But here, politicians are thinking that negotiation between Taliban and the government cannot have any results, because Taliban are against the current process in Afghanistan. They are against the Afghan constitution. They are against democracy. They are against human rights.

So the people are thinking even if they are ready, and even if the negotiation will take place, it will not have any result.

MARTIN: And talk to me about this latest suicide bombing, if you would, in southern Afghanistan. Apparently, it was a very lethal event, something like 28 people were killed. Is the assumption that the Taliban was behind this bombing, or it was someone else?

Mr. DASHTY: Definitely, it's Taliban and al-Qaida were behind this suicide bombing. And we don't have to forget that the first suicide attack in Afghanistan take place on 9th September of 2001 against Commander Massoud. Then, step by step, it was increased. In the year 2004, we had only 12. In the year 2005, he had around 70. The year 2006, we had around 130, and its increase in every year.

MARTIN: And how does this square - this latest bombing square with the Taliban's statement that they are now willing to enter into negotiations? Is it a view that there are different people involved here, or is it just meant to demonstrate that they are still a force to be reckoned with?

Mr. DASHTY: No, no, no. I don't think they feel it's any weaker than before. I think this is one of the way that they want to catch the attention of the international community, as well as they want to introduce themselves for the legal political party in Afghanistan. And the effect just behind the table and are starting negotiation with Taliban agree that the government is look at members in Taliban as a political party. So that's what I think they are trying to take some political credit rather than being serious to make real result for the Afghanistan.

MARTIN: What are some of the other headlines? What are some of the other stories you're covering?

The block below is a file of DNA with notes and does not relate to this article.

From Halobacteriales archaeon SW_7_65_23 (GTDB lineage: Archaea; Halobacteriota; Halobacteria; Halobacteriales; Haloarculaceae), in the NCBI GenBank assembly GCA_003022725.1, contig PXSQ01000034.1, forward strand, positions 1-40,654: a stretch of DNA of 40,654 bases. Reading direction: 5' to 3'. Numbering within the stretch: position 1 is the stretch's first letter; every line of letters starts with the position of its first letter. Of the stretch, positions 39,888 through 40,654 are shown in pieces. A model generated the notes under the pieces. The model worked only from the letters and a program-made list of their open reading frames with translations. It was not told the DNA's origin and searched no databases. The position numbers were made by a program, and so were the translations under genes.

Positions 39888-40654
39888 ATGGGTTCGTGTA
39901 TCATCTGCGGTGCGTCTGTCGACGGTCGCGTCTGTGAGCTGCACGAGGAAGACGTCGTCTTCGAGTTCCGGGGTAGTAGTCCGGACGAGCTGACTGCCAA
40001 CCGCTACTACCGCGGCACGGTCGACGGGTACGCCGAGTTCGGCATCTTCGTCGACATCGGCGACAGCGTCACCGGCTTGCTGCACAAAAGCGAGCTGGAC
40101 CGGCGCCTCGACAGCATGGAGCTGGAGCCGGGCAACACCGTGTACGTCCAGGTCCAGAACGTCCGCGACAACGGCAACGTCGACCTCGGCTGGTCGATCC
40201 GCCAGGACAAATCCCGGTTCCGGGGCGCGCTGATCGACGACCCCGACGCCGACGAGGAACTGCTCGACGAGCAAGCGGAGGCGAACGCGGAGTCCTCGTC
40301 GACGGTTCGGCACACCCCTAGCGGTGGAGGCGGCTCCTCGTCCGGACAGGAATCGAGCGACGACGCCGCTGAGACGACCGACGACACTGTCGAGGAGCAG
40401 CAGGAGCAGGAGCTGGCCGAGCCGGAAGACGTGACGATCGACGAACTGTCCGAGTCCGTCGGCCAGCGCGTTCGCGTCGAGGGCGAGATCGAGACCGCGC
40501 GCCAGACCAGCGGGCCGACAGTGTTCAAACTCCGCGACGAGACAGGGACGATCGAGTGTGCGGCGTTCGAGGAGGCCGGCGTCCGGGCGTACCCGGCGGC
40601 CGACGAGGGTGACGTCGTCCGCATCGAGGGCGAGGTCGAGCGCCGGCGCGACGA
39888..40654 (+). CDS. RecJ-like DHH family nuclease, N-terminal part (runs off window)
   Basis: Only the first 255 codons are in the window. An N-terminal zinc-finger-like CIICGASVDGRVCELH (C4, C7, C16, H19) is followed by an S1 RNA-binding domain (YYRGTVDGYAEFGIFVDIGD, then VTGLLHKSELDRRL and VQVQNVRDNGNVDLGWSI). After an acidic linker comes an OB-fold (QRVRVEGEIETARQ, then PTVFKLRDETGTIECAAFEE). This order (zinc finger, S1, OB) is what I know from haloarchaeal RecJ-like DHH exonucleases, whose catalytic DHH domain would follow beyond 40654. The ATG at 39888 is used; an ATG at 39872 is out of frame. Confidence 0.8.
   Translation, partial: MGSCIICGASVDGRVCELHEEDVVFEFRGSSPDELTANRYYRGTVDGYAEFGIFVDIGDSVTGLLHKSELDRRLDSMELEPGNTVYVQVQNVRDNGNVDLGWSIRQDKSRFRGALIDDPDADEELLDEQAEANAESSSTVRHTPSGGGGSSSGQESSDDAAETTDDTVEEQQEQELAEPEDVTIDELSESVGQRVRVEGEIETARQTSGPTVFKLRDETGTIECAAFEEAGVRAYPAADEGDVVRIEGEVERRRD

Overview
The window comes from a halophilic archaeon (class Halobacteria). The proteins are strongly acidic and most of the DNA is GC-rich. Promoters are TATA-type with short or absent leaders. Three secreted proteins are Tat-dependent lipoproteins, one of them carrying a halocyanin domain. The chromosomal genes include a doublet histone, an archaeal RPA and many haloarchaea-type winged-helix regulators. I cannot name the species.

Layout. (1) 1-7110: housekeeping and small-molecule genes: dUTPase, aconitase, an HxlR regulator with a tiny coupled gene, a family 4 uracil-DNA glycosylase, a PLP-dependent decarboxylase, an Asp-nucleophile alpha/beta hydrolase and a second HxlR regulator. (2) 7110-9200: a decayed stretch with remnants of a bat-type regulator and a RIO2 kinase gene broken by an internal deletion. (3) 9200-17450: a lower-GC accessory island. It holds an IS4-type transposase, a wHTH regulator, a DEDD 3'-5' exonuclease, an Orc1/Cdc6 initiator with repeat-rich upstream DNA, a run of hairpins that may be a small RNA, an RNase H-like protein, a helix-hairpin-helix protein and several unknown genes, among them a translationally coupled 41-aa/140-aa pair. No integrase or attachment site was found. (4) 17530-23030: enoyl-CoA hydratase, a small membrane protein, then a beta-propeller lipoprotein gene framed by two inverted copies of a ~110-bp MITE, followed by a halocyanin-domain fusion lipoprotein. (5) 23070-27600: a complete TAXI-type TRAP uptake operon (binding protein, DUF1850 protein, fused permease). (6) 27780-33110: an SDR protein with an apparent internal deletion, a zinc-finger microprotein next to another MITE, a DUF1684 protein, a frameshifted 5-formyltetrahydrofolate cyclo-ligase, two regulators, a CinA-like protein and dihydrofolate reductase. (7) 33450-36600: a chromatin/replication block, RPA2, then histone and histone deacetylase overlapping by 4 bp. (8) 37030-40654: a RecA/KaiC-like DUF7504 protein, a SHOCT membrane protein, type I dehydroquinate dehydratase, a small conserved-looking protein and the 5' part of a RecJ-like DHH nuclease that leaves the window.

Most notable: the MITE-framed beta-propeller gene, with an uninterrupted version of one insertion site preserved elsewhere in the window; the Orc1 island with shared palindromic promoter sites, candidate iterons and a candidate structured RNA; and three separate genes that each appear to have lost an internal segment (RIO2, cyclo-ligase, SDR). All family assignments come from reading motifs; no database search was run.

Mr. DASHTY: One of the headlines, which is policies which does not happen every day. It's about a film, about movie, which has to be released in two months. The director of this film is the greatest Afghan director, Siddiq Barmak, who win the Golden Globe twice…

MARTIN: For the best foreign language film, he won the Golden Globe for "Osama." Yes - yes, he is well known.

Mr. DASHTY: For "Osama," exactly. Now, he is making a new film, which was named "Opium War." I wanted to make a report about, and I was surprised. I wrote a (unintelligible) with the people who are working with our director. The actors were American.

MARTIN: Really?

Mr. DASHTY: The cameraman was a Russian. The (unintelligible) was Indian. The sound man was Iranian. Some other people were from Tajikistan, and the producers are Korean and Japanian(ph), and I was just surprised how a multinational unit is coming to Afghanistan and working under an Afghan director in making the film, "Opium War," exactly on the time that they have made a new recall on the production of opium in Afghanistan.

MARTIN: Oh, my. That is interesting. That is interesting. Now - and now finally, sir, you're the editor-in-chief of a paper that is printed in three languages every week?

Mr. DASHTY: Nothing is normal in Afghanistan. You can see everything, not normal. Yes, we - I do have this kind of - such a newspaper, of which 28 pages, 76 pages on English, the rest is in Dari and Pashto, which are our official languages in Afghanistan. And it's all in the same edition.

MARTIN: Oh. You put me to shame.

(Soundbite of laughter)

MARTIN: Let me just say…

Mr. DASHTY: I have to do it, because I have Dari speaker audience, as well as and Pashto speaker audience. And already, there are tens of thousands of expats living in Afghanistan, and I was thinking I have to do something for them as well. So that's why I decide to have this three languages newspaper.

MARTIN: Well, your English is far superior to my Urdu and Pasto, so I congratulate you.

Mr. DASHTY: I - just to be frank, I have no background of studying English. I learned English just on street, and, again, by surprise, I learned it in France.

MARTIN: Well, that's excellent. So, thank you.

(Soundbite of laughter)

Mr. DASHTY: You are welcome.

MARTIN: Fahim Dashty is editor-in-chief of Kabul Weekly. He joined us by phone from his home in Kabul. Thank you so much again for speaking with us. I hope we speak again.

Mr. DASHTY: You're welcome. I hope so. I hope so.